Less than one month after saying he expected Dick Motta to return as his coach next season, Washington Bullets' owner Abe Pollin may have had a change of heart.
"At this stage, we're reevaluating the whole coaching picture and I'm not at liberty to discuss this situation now," Pollin said yesterday. "I haven't talked to Dick yet."
Motta, who will be entering the final year of his contract next season, was out of town yesterday and unavailable for comment. But he told The Washington Post earlier in the week that he would rather not return as coach of the Bullets if his contract were not extended past next season.
Motta's desire to secure an extension of his contract, or be allowed to talk to other teams, and Pollin's philosophy that an employe fulfill a contract regardless of the situation, apparently have led to the current situation.
Motta is looking for long-term security. If he can't get it in Washington, he would like to shop around. That is why he is pushing for the extension.
Pollin, meanwhile, keeping in mind that Motta has a year left on his contract, apparently is undecided on whether to replace Motta before training camp starts or to wait and see how the team performs next season under Motta before playing out his hand.
The past season was the most trying of Motta's four years as Bullet coach.
He was saddled with a number of players he didn't care for. On the other hand, some of his players voiced similar feelings about him and criticized his strategy and motivation.
With no high draft choices (the Bullets will pick 14th in the first round), little trade bait and an apparent reluctance on management's part to chase top-caliber free agents, Bullet prospects for next season are not bright. While the Bullets reached the playoffs for the 12th straight year, they finished the season below .500 -- 39-43 -- and were eliminated in the first round by the Philadelphia 76ers in two games.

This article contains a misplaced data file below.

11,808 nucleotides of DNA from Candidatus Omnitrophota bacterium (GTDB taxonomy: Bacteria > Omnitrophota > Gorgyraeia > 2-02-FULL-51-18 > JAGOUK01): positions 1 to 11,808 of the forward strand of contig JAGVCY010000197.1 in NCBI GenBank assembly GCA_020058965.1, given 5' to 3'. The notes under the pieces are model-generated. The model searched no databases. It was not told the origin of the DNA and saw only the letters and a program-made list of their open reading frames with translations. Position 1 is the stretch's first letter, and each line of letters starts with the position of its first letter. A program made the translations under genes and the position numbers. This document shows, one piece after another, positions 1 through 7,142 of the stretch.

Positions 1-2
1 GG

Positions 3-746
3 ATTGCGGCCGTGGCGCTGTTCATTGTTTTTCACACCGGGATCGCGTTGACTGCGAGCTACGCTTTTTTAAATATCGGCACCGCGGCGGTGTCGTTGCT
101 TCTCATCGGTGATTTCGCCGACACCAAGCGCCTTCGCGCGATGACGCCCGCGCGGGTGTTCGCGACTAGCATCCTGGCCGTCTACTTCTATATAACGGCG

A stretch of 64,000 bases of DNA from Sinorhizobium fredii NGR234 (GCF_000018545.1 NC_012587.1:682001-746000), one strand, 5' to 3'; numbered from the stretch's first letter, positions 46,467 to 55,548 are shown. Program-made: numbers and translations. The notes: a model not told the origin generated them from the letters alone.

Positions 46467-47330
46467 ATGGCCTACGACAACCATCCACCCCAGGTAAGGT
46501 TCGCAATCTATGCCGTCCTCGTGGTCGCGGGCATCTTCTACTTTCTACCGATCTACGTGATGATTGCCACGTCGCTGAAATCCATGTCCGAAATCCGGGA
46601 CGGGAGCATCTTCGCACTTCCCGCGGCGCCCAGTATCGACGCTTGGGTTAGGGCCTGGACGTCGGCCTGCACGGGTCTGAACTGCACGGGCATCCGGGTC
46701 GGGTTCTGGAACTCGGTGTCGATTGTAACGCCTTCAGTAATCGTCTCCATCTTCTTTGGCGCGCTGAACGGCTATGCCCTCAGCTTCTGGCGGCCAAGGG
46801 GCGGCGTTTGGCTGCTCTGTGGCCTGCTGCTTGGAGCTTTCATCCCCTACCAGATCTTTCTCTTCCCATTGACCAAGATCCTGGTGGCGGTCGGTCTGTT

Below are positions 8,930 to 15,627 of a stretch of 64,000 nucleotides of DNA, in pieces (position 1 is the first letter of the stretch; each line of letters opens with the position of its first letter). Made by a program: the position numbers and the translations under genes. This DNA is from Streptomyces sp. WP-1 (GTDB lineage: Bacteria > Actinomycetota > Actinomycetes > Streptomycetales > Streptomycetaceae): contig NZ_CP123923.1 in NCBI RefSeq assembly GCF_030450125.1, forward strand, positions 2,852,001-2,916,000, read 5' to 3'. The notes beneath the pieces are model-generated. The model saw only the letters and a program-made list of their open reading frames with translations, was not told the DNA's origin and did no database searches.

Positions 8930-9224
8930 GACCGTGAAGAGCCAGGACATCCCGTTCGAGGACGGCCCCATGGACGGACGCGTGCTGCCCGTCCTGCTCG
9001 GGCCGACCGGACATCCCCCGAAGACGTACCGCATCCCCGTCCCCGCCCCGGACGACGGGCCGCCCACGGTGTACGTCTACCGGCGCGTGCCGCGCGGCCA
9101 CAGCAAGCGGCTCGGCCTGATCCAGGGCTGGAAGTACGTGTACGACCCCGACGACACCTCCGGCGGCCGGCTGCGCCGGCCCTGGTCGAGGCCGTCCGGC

Pollin denied the Los Angeles Lakers permission to talk to Motta about coaching that team last season, to the dismay of Motta.
Motta said recently he hasn't been contacted by any other teams about a coaching job because he is under contract to the Bullets. Pollin must grant permission before any team can talk with Motta.
Dallas and Detroit have coaching vacancies and Golden State and San Antonio are reportedly looking for new head coaches.
Motta has been mentioned in Dallas and Golden State, but Detroit and San Antonio have not shown interest.
Motta, 48, came to the Bullets in 1976 from the Chicago Bulls, replacing K. C. Jones. He guided the team to a 48-34 record before losing to Houston in the Eastern Conference semifinal round of the playoffs.
The Bullets won the NBA title two years ago. In 1978-79, the team had the best regular-season record in the league, 54-28, but lost to the Seattle SuperSonics in the finals. Motta's four-year record in Washington is 185-143; his 11-year NBA mark, 541-443.